With its motto “passion for impact” Luxembourg Institute of Science and Technology (LIST) celebrated its third annual Tech Day on September 23 with around 300 attendees at the Maison des Arts et des Étudiants in Belval as well as over a hundred more online making it a popular hybrid event.
Source : itone.lu
Publication date : 09/23/2021
Before live technology demonstrations and pitches from no less than eight flagship LIST technologies could take place, several national and international speakers took to the stage.
Claude Meisch, Luxembourg’s Minister of Higher Education and Research, opened the floor by stating, “I am particularly pleased to open the 2021 Tech Day here in Belval after nearly 18 months of immersion in a virtual world with Zoom Webex Teams and the like, for meeting and conferences,” and was pleased that LIST Tech Day highlights passion for impact, “as this joins the national research and innovation strategy”.
Mr Meisch went on to say that the Tech Day gathering researchers, companies and civil society “offers a perfect opportunity to address the many challenges of the environment and economy especially in the LIST domains of expertise, digitalisation and sustainability”.
In his opening speech, LIST CEO Thomas Kallstenius pointed out that since the previous Tech Day two years ago there have been a lot of changes in programmes and perspectives. “LIST today has close to 650 employees and a vibrant community of students. There are 130 projects, with 110 national projects, and we filed a lot of patents and we wrote a lot of papers,” he stated, “but we couldn’t have done it without our partners”. Mr Kallstenius then took the time to address the subject of biodiversity. “In the world around us today 25% of species, animals and plants, are on the verge of extinction,” before analysing the status of Luxembourg. “So the question we have is how can we continue to stimulate economic growth while not violating the environment’s sustainability?” LIST’s approach is to find “problem solving in technology with sustainability by design”.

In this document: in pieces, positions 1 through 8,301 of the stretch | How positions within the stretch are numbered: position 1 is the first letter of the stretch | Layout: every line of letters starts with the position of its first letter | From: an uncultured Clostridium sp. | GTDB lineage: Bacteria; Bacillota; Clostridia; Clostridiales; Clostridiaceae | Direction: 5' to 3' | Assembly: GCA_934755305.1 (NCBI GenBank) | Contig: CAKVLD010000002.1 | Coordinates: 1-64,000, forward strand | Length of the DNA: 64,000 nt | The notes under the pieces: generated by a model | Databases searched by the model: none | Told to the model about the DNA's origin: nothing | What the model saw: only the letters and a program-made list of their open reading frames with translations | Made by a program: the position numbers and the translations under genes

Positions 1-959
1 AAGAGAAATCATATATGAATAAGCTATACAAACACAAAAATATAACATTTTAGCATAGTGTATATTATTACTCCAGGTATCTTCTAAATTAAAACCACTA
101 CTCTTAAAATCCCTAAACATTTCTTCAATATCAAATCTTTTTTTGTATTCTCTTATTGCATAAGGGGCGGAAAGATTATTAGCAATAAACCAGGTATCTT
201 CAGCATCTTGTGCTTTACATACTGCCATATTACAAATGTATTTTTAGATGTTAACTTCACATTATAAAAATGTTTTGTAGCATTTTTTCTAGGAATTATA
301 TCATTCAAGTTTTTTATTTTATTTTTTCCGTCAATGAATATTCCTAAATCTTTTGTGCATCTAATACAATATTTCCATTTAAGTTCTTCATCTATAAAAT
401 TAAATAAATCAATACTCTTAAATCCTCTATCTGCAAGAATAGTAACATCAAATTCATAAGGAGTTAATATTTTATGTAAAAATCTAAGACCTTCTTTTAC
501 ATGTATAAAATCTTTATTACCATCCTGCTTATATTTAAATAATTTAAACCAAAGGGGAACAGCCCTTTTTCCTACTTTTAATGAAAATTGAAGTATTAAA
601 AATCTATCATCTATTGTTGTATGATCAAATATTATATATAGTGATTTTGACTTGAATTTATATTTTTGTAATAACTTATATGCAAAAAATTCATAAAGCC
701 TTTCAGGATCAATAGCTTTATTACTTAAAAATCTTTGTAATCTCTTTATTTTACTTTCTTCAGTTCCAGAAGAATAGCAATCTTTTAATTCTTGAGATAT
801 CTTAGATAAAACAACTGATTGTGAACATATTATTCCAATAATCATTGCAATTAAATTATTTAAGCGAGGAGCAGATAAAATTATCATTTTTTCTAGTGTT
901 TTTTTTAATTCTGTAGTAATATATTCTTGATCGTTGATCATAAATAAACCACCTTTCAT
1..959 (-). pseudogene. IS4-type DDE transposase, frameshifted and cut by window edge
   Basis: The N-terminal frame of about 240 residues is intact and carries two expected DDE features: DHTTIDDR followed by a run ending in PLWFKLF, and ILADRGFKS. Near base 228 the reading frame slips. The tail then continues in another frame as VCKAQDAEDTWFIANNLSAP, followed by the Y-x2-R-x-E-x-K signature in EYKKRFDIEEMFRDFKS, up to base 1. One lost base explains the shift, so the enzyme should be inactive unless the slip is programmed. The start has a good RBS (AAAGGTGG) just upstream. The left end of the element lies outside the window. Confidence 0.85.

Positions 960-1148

In his keynote speech, Marcus Weldon, former president of Bell Labs and Corporate Technology Officer for Nokia began, “connecting together Minister Meisch’s comments and Thomas’s comments, there is a bigger picture here regarding how we see the future and how technology is going to help with sustainability as a key criteria,” before stating; “What LIST is set up to do, and what Luxembourg as a country is in a prime position to do, is go after the next phase of human evolution”.
Looking into the future Mr Weldon said that “humans and machines will co-exist and perform tasks that they are good for which has always been the case” and concluded by saying, “don’t think that machines are going to catch us any time soon, it’s too hard to learn the rules of the physical world without human assistance”.
CEO of Luxembourg Space Agency (LSA) Marc Serres in his keynote speech showed what LSA in collaboration with LIST, has achieved over the past few years how it fits into global objectives. “Luxembourg has been active in space even before we thought about creating an agency going back to the 80s delivering TV to consumers in Europe”.
Looking at the present Mr Serres explained how LSA when it was set up “did not want to start from scratch and do everything by ourselves so we partnered with established players in Luxembourg, and LIST of course is one of our partners for education and economic development”. Mr Serres then highlighted European Space Resources Innovation Centre (ESRIC) a department of LIST, “but we immediately gave it an international dimension, with quite an ambitious goal. We want to make ESRIC an internationally recognised centre of expertise in space resources”.
The day then continued with LIST technology demonstrations and a host of other keynote speeches for experts in their fields.